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What Are Variables and Constants? Author(s): Karl Menger Source: Science, New Series, Vol. 123, No. 3196 (Mar. 30, 1956), pp. 547-548 Published by: American Association for the Advancement of Science Stable URL: http://www.jstor.org/stable/1750548 . Accessed: 15/05/2013 10:25 Your use of the JSTOR archive indicates your acceptance of the Terms & Conditions of Use, available at . http://www.jstor.org/page/info/about/policies/terms.jsp . JSTOR is a not-for-profit service that helps scholars, rese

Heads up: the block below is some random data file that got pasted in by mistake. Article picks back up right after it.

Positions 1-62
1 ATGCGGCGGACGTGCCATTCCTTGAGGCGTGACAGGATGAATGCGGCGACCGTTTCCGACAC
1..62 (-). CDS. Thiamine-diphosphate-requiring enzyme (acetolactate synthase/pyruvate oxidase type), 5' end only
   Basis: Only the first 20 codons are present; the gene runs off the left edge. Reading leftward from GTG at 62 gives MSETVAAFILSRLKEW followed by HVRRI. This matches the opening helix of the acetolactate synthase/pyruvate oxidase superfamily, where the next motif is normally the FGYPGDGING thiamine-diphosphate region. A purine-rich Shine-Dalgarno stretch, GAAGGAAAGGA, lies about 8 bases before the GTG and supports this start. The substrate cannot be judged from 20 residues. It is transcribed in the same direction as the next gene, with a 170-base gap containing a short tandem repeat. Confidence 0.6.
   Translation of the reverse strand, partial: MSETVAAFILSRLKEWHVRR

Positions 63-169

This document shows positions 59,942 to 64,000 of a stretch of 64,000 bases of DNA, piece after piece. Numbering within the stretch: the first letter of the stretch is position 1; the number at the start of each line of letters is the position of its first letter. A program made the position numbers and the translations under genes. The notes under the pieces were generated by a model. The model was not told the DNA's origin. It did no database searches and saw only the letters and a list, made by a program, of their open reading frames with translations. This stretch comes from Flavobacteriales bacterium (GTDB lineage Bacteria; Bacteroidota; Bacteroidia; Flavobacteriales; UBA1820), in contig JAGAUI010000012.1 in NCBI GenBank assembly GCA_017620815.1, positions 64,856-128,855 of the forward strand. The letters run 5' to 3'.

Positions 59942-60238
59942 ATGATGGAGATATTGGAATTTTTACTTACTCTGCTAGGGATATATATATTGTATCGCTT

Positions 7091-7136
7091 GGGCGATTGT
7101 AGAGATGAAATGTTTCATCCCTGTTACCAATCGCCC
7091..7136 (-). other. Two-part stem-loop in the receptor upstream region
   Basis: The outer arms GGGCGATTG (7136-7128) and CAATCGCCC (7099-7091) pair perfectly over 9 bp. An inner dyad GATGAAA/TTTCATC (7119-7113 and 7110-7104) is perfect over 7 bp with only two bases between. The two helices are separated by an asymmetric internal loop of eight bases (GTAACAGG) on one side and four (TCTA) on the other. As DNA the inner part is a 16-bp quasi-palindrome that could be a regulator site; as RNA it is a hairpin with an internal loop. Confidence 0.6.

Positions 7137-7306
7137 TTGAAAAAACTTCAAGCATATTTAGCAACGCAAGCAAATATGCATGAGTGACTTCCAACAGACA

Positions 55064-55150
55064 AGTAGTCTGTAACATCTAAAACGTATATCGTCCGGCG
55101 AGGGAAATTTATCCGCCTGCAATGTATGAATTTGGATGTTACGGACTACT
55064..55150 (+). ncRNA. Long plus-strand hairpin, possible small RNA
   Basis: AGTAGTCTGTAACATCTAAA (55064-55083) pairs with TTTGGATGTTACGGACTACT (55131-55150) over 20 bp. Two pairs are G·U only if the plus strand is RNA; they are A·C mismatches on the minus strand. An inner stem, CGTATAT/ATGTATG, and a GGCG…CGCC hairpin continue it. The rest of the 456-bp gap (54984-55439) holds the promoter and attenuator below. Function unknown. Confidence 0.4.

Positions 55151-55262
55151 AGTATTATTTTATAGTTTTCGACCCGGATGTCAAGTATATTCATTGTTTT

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  What Are Variables and Constants?Author(s): Karl MengerSource: Science, New Series, Vol. 123, No. 3196 (Mar. 30, 1956), pp. 547-548Published by: American Association for the Advancement of Science Stable URL: http://www.jstor.org/stable/1750548. Accessed: 15/05/2013 10:25 Your use of the JSTOR archive indicates your acceptance of the Terms & Conditions of Use, available at . http://www.jstor.org/page/info/about/policies/terms.jsp . JSTOR is a not-for-profit service that helps scholars, researchers, and students discover, use, and build upon a wide range of content in a trusted digital archive. We use information technology and tools to increase productivity and facilitate new formsof scholarship. For more information about JSTOR, please contact support@jstor.org. .  American Association for the Advancement of Science is collaborating with JSTOR to digitize, preserve andextend access to Science. http://www.jstor.org This content downloaded from 146.155.94.33 on Wed, 15 May 2013 10:25:37 AMAll use subject toJSTOR Terms and Conditions  highlevels of the.hydroxy compound(1or 2mgpertube)showamarkedgrowth-depressingeffect.Thisgrowthdepressionbyhighlevelsofhydroxyly-sineiseliminatedbyadditionoflargeramounts ofL-lysine.Both LeuconostocmesenteroidesP-60andStreptococcusfaecalisarecommonlyused formicrobiological assayoflysineinhydrolyzatesoffoods and tissues andeach of theseorganismshas beenac-cepted,on the basis ofearlierwork(6,7),ashavingahighlyspecificrequire-ment forlysine.However,in view oftheresultsreportedhere,itseemslikelythatthepresenceofhydroxylysineinsamplehydrolyzatescouldinterferewith thequantitavemicrobiologicaldetermina-tion oflysinewhentheseorganismsareused with basal mediathat containnohighlevels of the.hydroxy compound(1or 2mgpertube)showamarkedgrowth-depressingeffect.Thisgrowthdepressionbyhighlevelsofhydroxyly-sineiseliminatedbyadditionoflargeramounts ofL-lysine.Both LeuconostocmesenteroidesP-60andStreptococcusfaecalisarecommonlyused formicrobiological assayoflysineinhydrolyzatesoffoods and tissues andeach of theseorganismshas beenac-cepted,on the basis ofearlierwork(6,7),ashavingahighlyspecificrequire-ment forlysine.However,in view oftheresultsreportedhere,itseemslikelythatthepresenceofhydroxylysineinsamplehydrolyzatescouldinterferewith thequantitavemicrobiologicaldetermina-tion oflysinewhentheseorganismsareused with basal mediathat containnohydroxylysine.ydroxylysine. C.S.PETERSENR.W.CARROLLC.S.PETERSENR.W.CARROLL ResearchLaboratories,QuakerOatsCompany,Chicago,Illinois ReferencesandNotes1. S.Lindstedt,ActaPhysiol.Scand.27,377(1953).2.S.Bergstromand S.Lindstedt,Acta Chem.Scand.5,157(1951).3. L. M.Henderson and E. E.Snell,J.Biol.Chem.172,15(1948).4. Bothwere CfPgradeproductsobtainedfromCaliforniaFoundationfor BiochemicalResearch,LosAngeles.5. P. B. Hamilton and R.A.Anderson,J.Biol.Cheni.213,249(1955).6. A. D. McLarenand C.A.Knight,ibid.204,417(1953).7.J.L.Stokes etal.,ibid.160,35(1945).13September1955 WhatAreVariablesandConstants?The notionvariablehas notin theliteratureattainedthedegreeofclaritythatwouldjustifythe almostuniversaluse ofthattermwithoutexplanations.Recentinvestigations (1)have resolvedit intoan extensivespectrumof mean-ings,somepertainingtorealityas inves-tigatedinscience,othersbelongingtotherealm ofsymbolsstudiedinlogic-twoaltogetherdifferent worlds.Asacorollary,thesedistinctionsyieldaclari-fication of thenotionconstant.Scienceandappliedmathematics.Byquantitywemean apairofwhich thesecondmember(orvalue)is a numberwhile the first member(orobject)maybeanything.Wecalla classofquanti-tiesconsistentif it does not containtwoquantitieswithequal objectsand un-equalvalues. Ifp(y)denotes thepres-sure(inachosenunit)ofagas sampley(2),then thepair[y, p (y)]is aquan-tity,and the class ofallsuchpairsforanyyisconsistent. This class reflectsthephy-sicist'sideaofgaspressure,p.Gas vol-ume,v,andtemperature,t,canbe de- 30 MARCH 1956 ResearchLaboratories,QuakerOatsCompany,Chicago,Illinois ReferencesandNotes1. S.Lindstedt,ActaPhysiol.Scand.27,377(1953).2.S.Bergstromand S.Lindstedt,Acta Chem.Scand.5,157(1951).3. L. M.Henderson and E. E.Snell,J.Biol.Chem.172,15(1948).4. Bothwere CfPgradeproductsobtainedfromCaliforniaFoundationfor BiochemicalResearch,LosAngeles.5. P. B. Hamilton and R.A.Anderson,J.Biol.Cheni.213,249(1955).6. A. D. McLarenand C.A.Knight,ibid.204,417(1953).7.J.L.Stokes etal.,ibid.160,35(1945).13September1955 WhatAreVariablesandConstants?The notionvariablehas notin theliteratureattainedthedegreeofclaritythatwouldjustifythe almostuniversaluse ofthattermwithoutexplanations.Recentinvestigations (1)have resolvedit intoan extensivespectrumof mean-ings,somepertainingtorealityas inves-tigatedinscience,othersbelongingtotherealm ofsymbolsstudiedinlogic-twoaltogetherdifferent worlds.Asacorollary,thesedistinctionsyieldaclari-fication of thenotionconstant.Scienceandappliedmathematics.Byquantitywemean apairofwhich thesecondmember(orvalue)is a numberwhile the first member(orobject)maybeanything.Wecalla classofquanti-tiesconsistentif it does not containtwoquantitieswithequal objectsand un-equalvalues. Ifp(y)denotes thepres-sure(inachosenunit)ofagas sampley(2),then thepair[y, p (y)]is aquan-tity,and the class ofallsuchpairsforanyyisconsistent. This class reflectsthephy-sicist'sideaofgaspressure,p.Gas vol-ume,v,andtemperature,t,canbe de- 30 MARCH 1956 finedsimilarly.Consistentclassesofquantities,suchasp,v,andt,arewhatscientists and mathematiciansinappliedfieldsmeanbyvariablequantitiesandwhat Newtoncalledfluents.Theclassofallgas sampleswillbereferredtoasthedomainofp;the classof all numbersp(y)as therangeofp.Avariablequantitywhoserangecon-sists of asinglenumberissaid to becon-stant.Anexampleis thegravitationalaccelerationgat adefinitepointontheearth,definedas theclassof allpairs[a,g(a)]foranyobjectafallingin avacuum,whereg(a)denotes the accel-eration ofa.Foranya,thisvalueofgisfoundto beequalto one andthesamenumber,g. (Throughoutthispaper,sym-bols forfluents areitalicized andsymbolsfornumbersrareprintedinromantype.)Alessimportant,because lesscompre-hensive,exampleisthe distancetraveledbyaspecificcarCwhile C isparked.(Thedistance traveledbyCisthe classofallpairs [t, m(g)]foranyact ,t ofreadingthemileage gageinC,wherem(lt)is thenumber readas the resultof Lt. Inaplane,the coordinates relativetoa chosen Cartesian frame arevariablequantitieswhose domainis the class ofallpoints(3).The abscissaxistheclassof allpairs[ja, x(t)] forany pointar.Intheequationof thestraightline x-y=3the3 denotes theconstant fluent consist-ingof thequantities (t, 3)ofvalue3 foreachpoint at. Ofparamount importancearethe con-sistentclassesofquantitieswhosedo-mainsconsistofnumbers.Anexampleistheclassofallpairs[x,logx]foranynumber x>0,called thelogarithmicfunctionorthefunctionlog.It iscapableofconnectingconsistent classes ofquan-tities-forexample,y=logxalongalogarithmiccurve,andw=logv foranisothermicexpansionof anidealgas,ifwdenotesthework inaproperunit.Thatis tosay,y((n)=logx(Jt) andw(y)=logv(y)forany point Jt on the curveandanygassampleypertainingto theprocess.Moreover,logconnectsfunc-tions-forexample,theexponentialwiththeidentityfunction,andcoswithlogcos. Because of theirconnectivepower,functions areomnipresentin science aswell as inmathematics(4).Variablequantitiessuchaspandv(whosedo-mains donotcontain numbers orsystemsofnumbers)lack thispowerand there-foreare confined tospecialbranches ofscience such asgastheory.Denyingthesignificanceofthisdifference wouldbedenyingtherole ofmathematicsasa uni-versaltool inquantitativescience.Logicandpuremathematics. Thefinedsimilarly.Consistentclassesofquantities,suchasp,v,andt,arewhatscientists and mathematiciansinappliedfieldsmeanbyvariablequantitiesandwhat Newtoncalledfluents.Theclassofallgas sampleswillbereferredtoasthedomainofp;the classof all numbersp(y)as therangeofp.Avariablequantitywhoserangecon-sists of asinglenumberissaid to becon-stant.Anexampleis thegravitationalaccelerationgat adefinitepointontheearth,definedas theclassof allpairs[a,g(a)]foranyobjectafallingin avacuum,whereg(a)denotes the accel-eration ofa.Foranya,thisvalueofgisfoundto beequalto one andthesamenumber,g. (Throughoutthispaper,sym-bols forfluents areitalicized andsymbolsfornumbersrareprintedinromantype.)Alessimportant,because lesscompre-hensive,exampleisthe distancetraveledbyaspecificcarCwhile C isparked.(Thedistance traveledbyCisthe classofallpairs [t, m(g)]foranyact ,t ofreadingthemileage gageinC,wherem(lt)is thenumber readas the resultof Lt. Inaplane,the coordinates relativetoa chosen Cartesian frame arevariablequantitieswhose domainis the class ofallpoints(3).The abscissaxistheclassof allpairs[ja, x(t)] forany pointar.Intheequationof thestraightline x-y=3the3 denotes theconstant fluent consist-ingof thequantities (t, 3)ofvalue3 foreachpoint at. Ofparamount importancearethe con-sistentclassesofquantitieswhosedo-mainsconsistofnumbers.Anexampleistheclassofallpairs[x,logx]foranynumber x>0,called thelogarithmicfunctionorthefunctionlog.It iscapableofconnectingconsistent classes ofquan-tities-forexample,y=logxalongalogarithmiccurve,andw=logv foranisothermicexpansionof anidealgas,ifwdenotesthework inaproperunit.Thatis tosay,y((n)=logx(Jt) andw(y)=logv(y)forany point Jt on the curveandanygassampleypertainingto theprocess.Moreover,logconnectsfunc-tions-forexample,theexponentialwiththeidentityfunction,andcoswithlogcos. Because of theirconnectivepower,functions areomnipresentin science aswell as inmathematics(4).Variablequantitiessuchaspandv(whosedo-mains donotcontain numbers orsystemsofnumbers)lack thispowerand there-foreare confined tospecialbranches ofscience such asgastheory.Denyingthesignificanceofthisdifference wouldbedenyingtherole ofmathematicsasa uni-versaltool inquantitativescience.Logicandpuremathematics. Theformula3- - (3+1)(3-1)isastatementaboutspecificnumbersformula3- - (3+1)(3-1)isastatementaboutspecificnumbersdesignatedby3and1.Inthemoregen-eralstatementx'-1=(x+1)-(x-1)foranynumberx,the remark foranynumberx stipu-latesthat,in theformula,xmaybere-placedbythedesignationofanynum-ber,forexample, by3 or'/5,eachre-placementyieldingavalidstatementaboutspecificnumbers.Asymbolthat,inacertaincontextandaccordingto adefinitestipulation,maybereplacedbythedesignationofanyelementofacer-tainclassiswhat,followingWeierstrass,logiciansandpuremathematicianscalla variable. The saidclassis calledthescopeof the variable.Thescopeofx intheformulalogx2 = 2logxforanyx>0 isthe class of allpositivenumbers.In(? ^3)4=9,thesymbol? V3 isavariablewhosescopeconsistsof the two numbers '3 and-'3. A variable whosescopeconsistsofasinglenumberdesignatesthat numberand,inpuremathematics,isreferredtoas a constant.Examplesinclude numer- als(1,3,...);e,designatingthebase of naturallogarithms;andbriefdesigna-tions of numberswithunwieldysymbols,suchas 22'+ eee-abbreviationsintro-ducedfor thepurposeofjustone dis-cussioninvolvingrepeatedreferencestothatnumber.Assuchadhocconstants,onecustomarilyuses the lettersa,b,c,., which,justas x andy,serveasvariables inothercontexts,forexample,in thestatementinvolvingtwo variables xaa=(x+a) (x -a) foranyxandanya.Becauseofitsvicariouscharacter,avari-ablemayalwaysbereplaced,withoutany changeofthemeaning,byanyother-wiseunusedletter,forinstance,abyyor xbyb.Variables whosescopesareclasses ofnumbersare callednumericalvariables.The definitionsofpandgmake useofvariablesyandawhosescopesconsistofgassamplesandfallingobjects,re-spectively.Statementsthatare validformanyfluentsareconvenientlyexpressedintermsoffluentvariables;forexample,Ifz=logu,thendz/du=1/uforanytwofluents u andz(1)InEq.1,uandzmaybereplacedbyxandy:ify =logx(whichholdsalongthelogarithmiccurve),thendy/dx=1/x;orbyv and w:ifw=logv(whichholds foran isothermicexpansion),thendw/dv=1/v.Butu andz inEq.1mustnot bereplaced bynumberssuchaseand 1:although1=logeisvalid,dl/de=1/eis nonsensical.Confusioninthe literature.Nocleardistinction has heretoforebeen made be-designatedby3and1.Inthemoregen-eralstatementx'-1=(x+1)-(x-1)foranynumberx,the remark foranynumberx stipu-latesthat,in theformula,xmaybere-placedbythedesignationofanynum-ber,forexample, by3 or'/5,eachre-placementyieldingavalidstatementaboutspecificnumbers.Asymbolthat,inacertaincontextandaccordingto adefinitestipulation,maybereplacedbythedesignationofanyelementofacer-tainclassiswhat,followingWeierstrass,logiciansandpuremathematicianscalla variable. The saidclassis calledthescopeof the variable.Thescopeofx intheformulalogx2 = 2logxforanyx>0 isthe class of allpositivenumbers.In(? ^3)4=9,thesymbol? V3 isavariablewhosescopeconsistsof the two numbers '3 and-'3. A variable whosescopeconsistsofasinglenumberdesignatesthat numberand,inpuremathematics,isreferredtoas a constant.Examplesinclude numer- als(1,3,...);e,designatingthebase of naturallogarithms;andbriefdesigna-tions of numberswithunwieldysymbols,suchas 22'+ eee-abbreviationsintro-ducedfor thepurposeofjustone dis-cussioninvolvingrepeatedreferencestothatnumber.Assuchadhocconstants,onecustomarilyuses the lettersa,b,c,., which,justas x andy,serveasvariables inothercontexts,forexample,in thestatementinvolvingtwo variables xaa=(x+a) (x -a) foranyxandanya.Becauseofitsvicariouscharacter,avari-ablemayalwaysbereplaced,withoutany changeofthemeaning,byanyother-wiseunusedletter,forinstance,abyyor xbyb.Variables whosescopesareclasses ofnumbersare callednumericalvariables.The definitionsofpandgmake useofvariablesyandawhosescopesconsistofgassamplesandfallingobjects,re-spectively.Statementsthatare validformanyfluentsareconvenientlyexpressedintermsoffluentvariables;forexample,Ifz=logu,thendz/du=1/uforanytwofluents u andz(1)InEq.1,uandzmaybereplacedbyxandy:ify =logx(whichholdsalongthelogarithmiccurve),thendy/dx=1/x;orbyv and w:ifw=logv(whichholds foran isothermicexpansion),thendw/dv=1/v.Butu andz inEq.1mustnot bereplaced bynumberssuchaseand 1:although1=logeisvalid,dl/de=1/eis nonsensical.Confusioninthe literature.Nocleardistinction has heretoforebeen made be-tweennumerical andfluent variables.Moreover,intheliterature,numericalvariablesand variablequantities,not- 547 tweennumerical andfluent variables.Moreover,intheliterature,numericalvariablesand variablequantities,not- 547 This content downloaded from 146.155.94.33 on Wed, 15 May 2013 10:25:37 AMAll use subject toJSTOR Terms and Conditions  withstandingtheprofounddifferencesbetweenthem,areindiscriminatelyre-ferredto as variables ;and thetwoconceptshaveactuallybeen confused.Forinstance,numerousattempts(5)havebeen made to definegaspressureasasymbolthatmaybereplaced byanyvalueofpressure,thus as a numer-icalvariable,p,whosescopeis therangeofwhatherein has been called the fluentp.Buta fluentis not determinedbyitsrange.CouldBoylehaveconnectedpres-sureand volumeon the basisof mereinformation about therangesofpandv?It wasby transcendingtheserangesandreferringto thedomains,namely,bycomparingv(y)andp(y)forthe samesampley,that he discoveredv(y)=l/p(y)(inproperunits)foranyyofacertaintemperatureor,withoutrefer-enceto asamplevariable,v=1/p.Neither formulation involvesnumericalvariables.Boyle'sLaw connectsspecificfluents.Analogously,constantfluentshavebeenidentified with their numericalvalueseventhoughwhatprimarilyin-terests thephysicistingravitationalac-celerationclearlyis the fact thatgisitsvalueforanyaratherthan thenumbergas such.Numerical variablesandvariablequan-titiesbelongto worlds that arenotonlydifferentbutnonisomorphic.Theformerareinterchangeable,thelatter arenot:x2-4y2=(x+2y)*(x-2y)andy2-4x2=(y+2x) . (y- 2x)foranyxandyare tantamount.Butx-y=3andy-x=3are differentstraightlines and w = logvis incom-patiblewith,andnot tantamountto,v=logw.Onlytheconsistent maintenanceof allthese distinctionsmakes itpossibletoformulatemathematicalanalysisas wellas itsapplicationsto scienceasasystemofproceduresfollowingarticulaterules(6). KARL MENGER IllinoisInstituteofTechnologyChicago,Illinois References andNotes1.CompareK.Menger, Theideasof variableandfunction, Proc.Natl.Acad.Sci. U.S.39,956(1953)and Onvariablesinmathematicsand in naturalscience, Brit.J.Phil.Sci.5,134(1954).Apaper Randomvariables andthegeneral theoryofvariables is inprintProc. 3rdBerkeley SymposiumMath.Statistics(1955).Asystematic expositionofthe newtheoryofvari-ablesiscontainedinK. Menger,Calculus.AModernApproach(Ginn,Boston, 1955).2.Thetermgas samplemeansgasin aspecificcontainer at a definite instant.3.Dependingonwhetheraphysical,apostula-tional,or apure planeis underconsideration,a point isaphysicalobject (forexample,aninkdotinapaper plane),or anundefinedob-jectsatisfyingcertainassumptions,or anordered withstandingtheprofounddifferencesbetweenthem,areindiscriminatelyre-ferredto as variables ;and thetwoconceptshaveactuallybeen confused.Forinstance,numerousattempts(5)havebeen made to definegaspressureasasymbolthatmaybereplaced byanyvalueofpressure,thus as a numer-icalvariable,p,whosescopeis therangeofwhatherein has been called the fluentp.Buta fluentis not determinedbyitsrange.CouldBoylehaveconnectedpres-sureand volumeon the basisof mereinformation about therangesofpandv?It wasby transcendingtheserangesandreferringto thedomains,namely,bycomparingv(y)andp(y)forthe samesampley,that he discoveredv(y)=l/p(y)(inproperunits)foranyyofacertaintemperatureor,withoutrefer-enceto asamplevariable,v=1/p.Neither formulation involvesnumericalvariables.Boyle'sLaw connectsspecificfluents.Analogously,constantfluentshavebeenidentified with their numericalvalueseventhoughwhatprimarilyin-terests thephysicistingravitationalac-celerationclearlyis the fact thatgisitsvalueforanyaratherthan thenumbergas such.Numerical variablesandvariablequan-titiesbelongto worlds that arenotonlydifferentbutnonisomorphic.Theformerareinterchangeable,thelatter arenot:x2-4y2=(x+2y)*(x-2y)andy2-4x2=(y+2x) . (y- 2x)foranyxandyare tantamount.Butx-y=3andy-x=3are differentstraightlines and w = logvis incom-patiblewith,andnot tantamountto,v=logw.Onlytheconsistent maintenanceof allthese distinctionsmakes itpossibletoformulatemathematicalanalysisas wellas itsapplicationsto scienceasasystemofproceduresfollowingarticulaterules(6). KARL MENGER IllinoisInstituteofTechnologyChicago,Illinois References andNotes1.CompareK.Menger, Theideasof variableandfunction, Proc.Natl.Acad.Sci. U.S.39,956(1953)and Onvariablesinmathematicsand in naturalscience, Brit.J.Phil.Sci.5,134(1954).Apaper Randomvariables andthegeneral theoryofvariables is inprintProc. 3rdBerkeley SymposiumMath.Statistics(1955).Asystematic expositionofthe newtheoryofvari-ablesiscontainedinK. Menger,Calculus.AModernApproach(Ginn,Boston, 1955).2.Thetermgas samplemeansgasin aspecificcontainer at a definite instant.3.Dependingonwhetheraphysical,apostula-tional,or apure planeis underconsideration,a point isaphysicalobject (forexample,aninkdotinapaper plane),or anundefinedob-jectsatisfyingcertainassumptions,or anordered pairof numbers.airof numbers.4.Evenif,followingthesuggestionofsomemath-ematicians,one called all consistentclassesofquantities functions, oneobviouslywouldneedaspecialtermfor functionallyconnect-ingfunctions suchaslog.5.Compare,forexample,R.Courant,DifferentialandIntegralCalculus(Interscience,NewYork,1954),vol.1, p.14.6.CompareK.Menger,Calculus. A ModernAp-proach (Ginn, Boston, 1955).9September1955 PrenatalDiagnosisofSexUsingCells from the AmnioticFluid In mostmammals,includinghuman beings,malesnormallyhavethesexchromosome constitutionXY,andfe-males the sexchromosomeconstitutionXX(1).Ithasbeenshown in avarietyof tissuesinhumanbeingsandsomeotherspecies(2)thatthere is a sex dif-ferenceinthepercentageofcellswithchromocenters,especiallythoseat thenuclearmembrane;thispresumablyisdueto thisdifferenceinsexchromosomeconstitutionin males and females.Ade-terminationof thepercentageof cellswithchromocenterscan thereforegive,insexuallynormalindividuals,adiag-nosisofsex.Thepresentstudywas undertakeninorder to showwhether,inhumanbeings,suchadiagnosiscan be madebeforebirth,notonlyforabortedfetusesfromwhichpiecesoftissuecan beremovedforexamination,butalsoforviablefetusesbyan examinationof cellsfromtheamnioticfluid.Inordertoestablishwhether amnioticfluidcontainscellssuitablefordiagnosis,fluidwastakenbeforedeliverybypunctureof the mem-branesfromwomenintheninthmonthofpregnancy.Thefluid wascentrifuged,and the cellswere smearedonslides,fixed inalcohol-ether,and stainedwithFeulgenand fastgreen(Fig.1).Ouranalysishasshown that cells suit-ablefor thediagnosisarepresent,andan examinationof35 cases inthe ninthmonth,which includethosereportedpreviously(3),hasgiven35 correctdiag-nosesof the sexof the fetus.It thereforeseems thatthismethodisparticularlyreliable,especiallysincethereappearsto beno theoreticalobjec-tiontoit.Theonly apparentexceptionthatoccurs tous atpresentis therarecaseofanintersexin which thesexualphenotypedoesnotcorrespondto thesex chromosomeconstitution.Whenoneiscollectingthe amnioticfluid itis,ofcourse,essentialtoavoidcontaminationwithcellsfromthe mother.Amniotic fluid canbeobtainedfromviable humanfetuses from 12weekstoterm(4).We havefound,from an ex- 4.Evenif,followingthesuggestionofsomemath-ematicians,one called all consistentclassesofquantities functions, oneobviouslywouldneedaspecialtermfor functionallyconnect-ingfunctions suchaslog.5.Compare,forexample,R.Courant,DifferentialandIntegralCalculus(Interscience,NewYork,1954),vol.1, p.14.6.CompareK.Menger,Calculus. A ModernAp-proach (Ginn, Boston, 1955).9September1955 PrenatalDiagnosisofSexUsingCells from the AmnioticFluid In mostmammals,includinghuman beings,malesnormallyhavethesexchromosome constitutionXY,andfe-males the sexchromosomeconstitutionXX(1).Ithasbeenshown in avarietyof tissuesinhumanbeingsandsomeotherspecies(2)thatthere is a sex dif-ferenceinthepercentageofcellswithchromocenters,especiallythoseat thenuclearmembrane;thispresumablyisdueto thisdifferenceinsexchromosomeconstitutionin males and females.Ade-terminationof thepercentageof cellswithchromocenterscan thereforegive,insexuallynormalindividuals,adiag-nosisofsex.Thepresentstudywas undertakeninorder to showwhether,inhumanbeings,suchadiagnosiscan be madebeforebirth,notonlyforabortedfetusesfromwhichpiecesoftissuecan beremovedforexamination,butalsoforviablefetusesbyan examinationof cellsfromtheamnioticfluid.Inordertoestablishwhether amnioticfluidcontainscellssuitablefordiagnosis,fluidwastakenbeforedeliverybypunctureof the mem-branesfromwomenintheninthmonthofpregnancy.Thefluid wascentrifuged,and the cellswere smearedonslides,fixed inalcohol-ether,and stainedwithFeulgenand fastgreen(Fig.1).Ouranalysishasshown that cells suit-ablefor thediagnosisarepresent,andan examinationof35 cases inthe ninthmonth,which includethosereportedpreviously(3),hasgiven35 correctdiag-nosesof the sexof the fetus.It thereforeseems thatthismethodisparticularlyreliable,especiallysincethereappearsto beno theoreticalobjec-tiontoit.Theonly apparentexceptionthatoccurs tous atpresentis therarecaseofanintersexin which thesexualphenotypedoesnotcorrespondto thesex chromosomeconstitution.Whenoneiscollectingthe amnioticfluid itis,ofcourse,essentialtoavoidcontaminationwithcellsfromthe mother.Amniotic fluid canbeobtainedfromviable humanfetuses from 12weekstoterm(4).We havefound,from an ex-aminationofthefluid obtainedfromminationofthefluid obtainedfromFig.1.Photomicrographsofcells fromtheamnioticfluid(x1500).(Toprow)Nu-clei withachromocenteratthenuclearmembrane;from femalehumanfetusesintheninthmonth.(Bottomrow)Nucleiwithoutachromocenter;frommale hu-man fetusesinthe ninthmonth.viablehumanfetusesinthesixth andseventhmonths,that aprenataldiagnosisof sexcanbemadeat thesestages.Wehave alsofound suitablecellsinthefluidof an aborted8-week-oldhumanembryo.Itmaybepossibletoapplythismethodfor theprenataldiagnosisofsextodomesticanimals.LEO SACHS DepartmentofExperimentalBiology,WeizmannInstituteofScience,Rehovoth,Israel DAVIDM.SERR DepartmentofObstetricsandGynaecology,Rothschild-HadassahUniversityHospital,Jerusalem,Israel MATHILDE DANON DepartmentofExperimentalBiology,WeizmannInstituteofScience,Rehovoth,Israel References 1. L.Sachs,Ann.Eugen.18,255(1954);Genetica27,309(1955).2.K.L.Moore,M.A.Graham,M. L.Barr,Surg.Gynecol.Obstet.96,641(1953);K. L.Moore andM. L.Barr,ActaAnat.21,197(1954); J.L.Emeryand M.McMillan,J.Pathol.Bacteriol.68,17(1954);M. A.Graham,Anat.Record119,469(1954);K.L. MooreandM. L.Barr,Lancet269,57(1955);E. Mar-bergerandW.O.Nelson,Bruns'Beitr.klin.Chir.190,103(1955);E.Marberger,R. A.Boc-cabella,W.O.Nelson,Proc.Soc.Exptl.Biol.Med.89,488(1955);Lancet269,654(1955);L. Sachs and M.Danon,Genetica,inpress.3. D. M.Serr,L.Sachs,M.Danon,Bull.Re-searchCouncilIsrael5B,137(1955). 4. W.J.DieckmannandM.E.Davies,Am.J. Obstet.Gynecol. 25,623(1933);H. Alvarezand R.Caldeyro,Surg.Gynecol.Obstet.91,1(1950).30December1955 Fig.1.Photomicrographsofcells fromtheamnioticfluid(x1500).(Toprow)Nu-clei withachromocenteratthenuclearmembrane;from femalehumanfetusesintheninthmonth.(Bottomrow)Nucleiwithoutachromocenter;frommale hu-man fetusesinthe ninthmonth.viablehumanfetusesinthesixth andseventhmonths,that aprenataldiagnosisof sexcanbemadeat thesestages.Wehave alsofound suitablecellsinthefluidof an aborted8-week-oldhumanembryo.Itmaybepossibletoapplythismethodfor theprenataldiagnosisofsextodomesticanimals.LEO SACHS DepartmentofExperimentalBiology,WeizmannInstituteofScience,Rehovoth,Israel DAVIDM.SERR DepartmentofObstetricsandGynaecology,Rothschild-HadassahUniversityHospital,Jerusalem,Israel MATHILDE DANON DepartmentofExperimentalBiology,WeizmannInstituteofScience,Rehovoth,Israel References 1. L.Sachs,Ann.Eugen.18,255(1954);Genetica27,309(1955).2.K.L.Moore,M.A.Graham,M. L.Barr,Surg.Gynecol.Obstet.96,641(1953);K. L.Moore andM. L.Barr,ActaAnat.21,197(1954); J.L.Emeryand M.McMillan,J.Pathol.Bacteriol.68,17(1954);M. A.Graham,Anat.Record119,469(1954);K.L. MooreandM. L.Barr,Lancet269,57(1955);E. Mar-bergerandW.O.Nelson,Bruns'Beitr.klin.Chir.190,103(1955);E.Marberger,R. A.Boc-cabella,W.O.Nelson,Proc.Soc.Exptl.Biol.Med.89,488(1955);Lancet269,654(1955);L. Sachs and M.Danon,Genetica,inpress.3. D. M.Serr,L.Sachs,M.Danon,Bull.Re-searchCouncilIsrael5B,137(1955). 4. W.J.DieckmannandM.E.Davies,Am.J. Obstet.Gynecol. 25,623(1933);H. Alvarezand R.Caldeyro,Surg.Gynecol.Obstet.91,1(1950).30December1955 SCIENCE,VOL. 123CIENCE,VOL. 123 4848 This content downloaded from 146.155.94.33 on Wed, 15 May 2013 10:25:37 AMAll use subject toJSTOR Terms and Conditions